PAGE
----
If this is the first page found about our deer hunting may we suggest starting at the beginning to understand our approach to self guided deer hunts.
Firearms Deer Hunter Contribution
Thanks to deer hunting members Louie Sr. and Jr., Henry and John.
This article was developed from a deer hunting discussion group of four with multi-state firearms hunting experience ranging across prairie dog, wood chuck, antelope, elk and of course mid-west whitetail deer. This article represents the summation of a discussion about some of the common firearms deer hunting feedback we hear from our hunters. In the case of this topic it generated from the common story of a deer hunter seeing and shooting at a wallhanger only to watch the trophy move out unscathed.
Deer Hunter Feedback
Here are some scouting pics I dug up that might fit in your "Scouting - Rubs" section of the web site. They are two views of a shredder rub taken two years in a row. I'm not 100% positive, but I think I got the buck that made these rubs last year. Anyhow, I thought you might like to see the pics.
Firearms deer hunting references modern rifle (Missouri and Kansas) and shotgun (Iowa) deer hunting. Muzzleloader and archery deer hunting are covered in their separate sections.
Firearms have the obvious advantage of long range shooting and all three of our states will allow the hunter observation at longer range than most will be able to shoot accurately. In the most general of terms central and western Kansas will easily allow 300 yard shots over open ground clean of trees and brush. Eastern Kansas, Missouri and Iowa will allow shooting from 10 yards to the limit of the ridge line, wooded fence row or creek bottom that may extend to 300 yards or a lot more, however frequently will be less. While Kansas' open ground can well make use of a high power scope, those in Iowa and Missouri will be well fitted to have a 1x or 2x variable up to 7 or 9 power.
While all of this may seem obvious or elementary to any hunter, having someone who has the pure motivation of ensuring all have such a good hunt that they will want to return for years of whitetail hunts to come provide these details should carry some weight. This is especially true for the first time central midwest hunter if this article helps to take away some of the mystery about what is to be expected.
What may be news to more than the casual reader is that open ground shooting frequently has the hunter shooting under the trophy whitetail of their lifetime. The cause for this is that it is more difficult to estimate range across open ground than that of closed in terrain. This has been all the more the case for those who travel from big woods home states where typically any deer seen is well under 100 yards and the 100 yard shooting range the most typical long range available at most rifle target ranges.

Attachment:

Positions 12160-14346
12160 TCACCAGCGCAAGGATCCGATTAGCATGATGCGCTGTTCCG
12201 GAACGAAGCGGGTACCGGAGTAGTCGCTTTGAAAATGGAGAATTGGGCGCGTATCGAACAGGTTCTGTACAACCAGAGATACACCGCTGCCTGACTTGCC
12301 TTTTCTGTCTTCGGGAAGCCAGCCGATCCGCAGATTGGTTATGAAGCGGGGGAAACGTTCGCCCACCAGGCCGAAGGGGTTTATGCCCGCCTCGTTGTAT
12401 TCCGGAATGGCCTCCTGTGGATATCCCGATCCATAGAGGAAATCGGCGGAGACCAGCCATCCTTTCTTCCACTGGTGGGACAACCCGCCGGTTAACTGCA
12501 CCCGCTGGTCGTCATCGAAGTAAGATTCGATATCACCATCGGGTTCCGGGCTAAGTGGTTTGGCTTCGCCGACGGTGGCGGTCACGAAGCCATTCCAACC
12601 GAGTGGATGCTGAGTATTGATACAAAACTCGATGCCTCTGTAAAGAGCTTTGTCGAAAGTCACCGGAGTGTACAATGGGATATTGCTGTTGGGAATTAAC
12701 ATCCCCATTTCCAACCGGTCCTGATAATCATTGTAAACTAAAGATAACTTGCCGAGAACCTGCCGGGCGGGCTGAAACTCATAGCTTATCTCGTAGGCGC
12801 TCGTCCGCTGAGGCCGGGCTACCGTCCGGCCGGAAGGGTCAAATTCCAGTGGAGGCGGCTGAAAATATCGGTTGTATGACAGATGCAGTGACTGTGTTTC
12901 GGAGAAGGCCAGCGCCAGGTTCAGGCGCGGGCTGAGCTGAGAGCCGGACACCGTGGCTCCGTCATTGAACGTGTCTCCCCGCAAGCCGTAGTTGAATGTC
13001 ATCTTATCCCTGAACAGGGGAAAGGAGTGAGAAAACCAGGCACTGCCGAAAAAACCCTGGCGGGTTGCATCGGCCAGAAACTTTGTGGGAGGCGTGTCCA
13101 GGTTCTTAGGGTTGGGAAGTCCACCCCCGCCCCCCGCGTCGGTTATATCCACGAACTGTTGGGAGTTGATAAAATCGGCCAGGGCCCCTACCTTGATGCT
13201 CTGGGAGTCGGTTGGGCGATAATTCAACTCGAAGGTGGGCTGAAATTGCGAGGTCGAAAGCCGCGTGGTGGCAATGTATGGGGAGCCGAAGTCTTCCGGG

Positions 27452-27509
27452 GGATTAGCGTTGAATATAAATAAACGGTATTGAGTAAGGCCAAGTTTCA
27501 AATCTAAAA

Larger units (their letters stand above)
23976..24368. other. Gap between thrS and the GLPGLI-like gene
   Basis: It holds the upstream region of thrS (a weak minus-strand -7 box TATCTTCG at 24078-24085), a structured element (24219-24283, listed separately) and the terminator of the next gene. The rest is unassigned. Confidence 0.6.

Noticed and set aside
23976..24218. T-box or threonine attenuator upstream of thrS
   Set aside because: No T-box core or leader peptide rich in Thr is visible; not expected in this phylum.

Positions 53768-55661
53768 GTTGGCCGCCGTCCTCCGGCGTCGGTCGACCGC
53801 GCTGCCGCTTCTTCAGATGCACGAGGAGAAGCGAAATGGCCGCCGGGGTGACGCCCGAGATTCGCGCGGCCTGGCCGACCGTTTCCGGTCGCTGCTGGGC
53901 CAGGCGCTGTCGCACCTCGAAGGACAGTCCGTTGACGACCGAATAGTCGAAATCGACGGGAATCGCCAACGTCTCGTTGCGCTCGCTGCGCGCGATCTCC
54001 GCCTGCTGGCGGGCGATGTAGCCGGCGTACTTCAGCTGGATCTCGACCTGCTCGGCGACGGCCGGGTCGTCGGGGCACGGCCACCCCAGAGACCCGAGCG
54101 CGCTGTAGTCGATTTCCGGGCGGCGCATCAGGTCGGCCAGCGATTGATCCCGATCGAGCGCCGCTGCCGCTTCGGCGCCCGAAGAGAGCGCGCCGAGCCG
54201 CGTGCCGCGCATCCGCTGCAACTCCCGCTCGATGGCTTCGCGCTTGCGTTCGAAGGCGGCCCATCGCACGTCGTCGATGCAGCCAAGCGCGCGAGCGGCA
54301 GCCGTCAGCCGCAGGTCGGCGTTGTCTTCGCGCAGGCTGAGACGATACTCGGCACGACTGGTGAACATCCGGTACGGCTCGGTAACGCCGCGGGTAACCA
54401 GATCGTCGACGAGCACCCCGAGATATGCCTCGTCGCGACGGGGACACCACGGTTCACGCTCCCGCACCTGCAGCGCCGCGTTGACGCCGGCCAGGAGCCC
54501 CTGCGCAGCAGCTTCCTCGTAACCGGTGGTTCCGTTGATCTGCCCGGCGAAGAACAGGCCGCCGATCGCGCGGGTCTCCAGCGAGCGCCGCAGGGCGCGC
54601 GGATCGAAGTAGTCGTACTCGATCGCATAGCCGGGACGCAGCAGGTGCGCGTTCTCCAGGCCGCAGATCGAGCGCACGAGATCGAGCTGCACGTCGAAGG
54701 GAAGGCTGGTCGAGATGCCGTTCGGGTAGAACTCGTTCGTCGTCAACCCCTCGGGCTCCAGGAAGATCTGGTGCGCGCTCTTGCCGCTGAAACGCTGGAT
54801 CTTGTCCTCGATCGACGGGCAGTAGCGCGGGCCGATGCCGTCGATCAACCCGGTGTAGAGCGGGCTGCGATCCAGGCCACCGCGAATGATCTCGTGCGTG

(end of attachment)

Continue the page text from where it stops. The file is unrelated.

This all conspires for many hunters to be excellent 100 yard and under shooters and when out on the big open of the great plains what appears to be a close range is typically a lot farther out. That visual acuity to accurately estimate ranges beyond 100 yards is lacking in anyone not routinely engaging such targets, the best of whom are coyote and groundhog hunters. The rest of us simply are lacking the irreplaceable experience of routinely being able to see and engage any target beyond that which we do routinely shoot.
Perhaps a related deer hunting discipline may add weight to this firearms hunter dilemma.
The archery deer hunter is 40 yards and under. The archery hunter can routinely practice multiple iterations under a great variety of conditions 10, 20, 30 and 40 yard shots on full body deer targets as well as paper. And, each of these archery hunters will most likely have a separate sight pin for each 10 yard increment. For those now reaching to the trajectory differences of a heavy arrow shot over short range compared to a 150 to 200 grain bullet over 300 yards put that argument away as both conditions have sufficient trajectory drop greater than the vertical size of the vital clean harvest zone of a deer profile. Add that trajectory variable to less than accurate range estimation and together the unknown result can easily mean a missed shot.
The point to take away from this firearms deer topic is that while many believe firearms hunting equates to the easiest method by which to harvest observed trophy whitetails the reality that we have experienced has been to the contrary.
For those planning a firearms deer hunt they are best advised to stick to the shooting range they have the most experience with, typically 100 yards or less. Or, get to shooting ranges that extend to 300 yards and use many paper full body deer targets.
We encourage scouting by any means as we know just how hard successful unguided deer hunting is.
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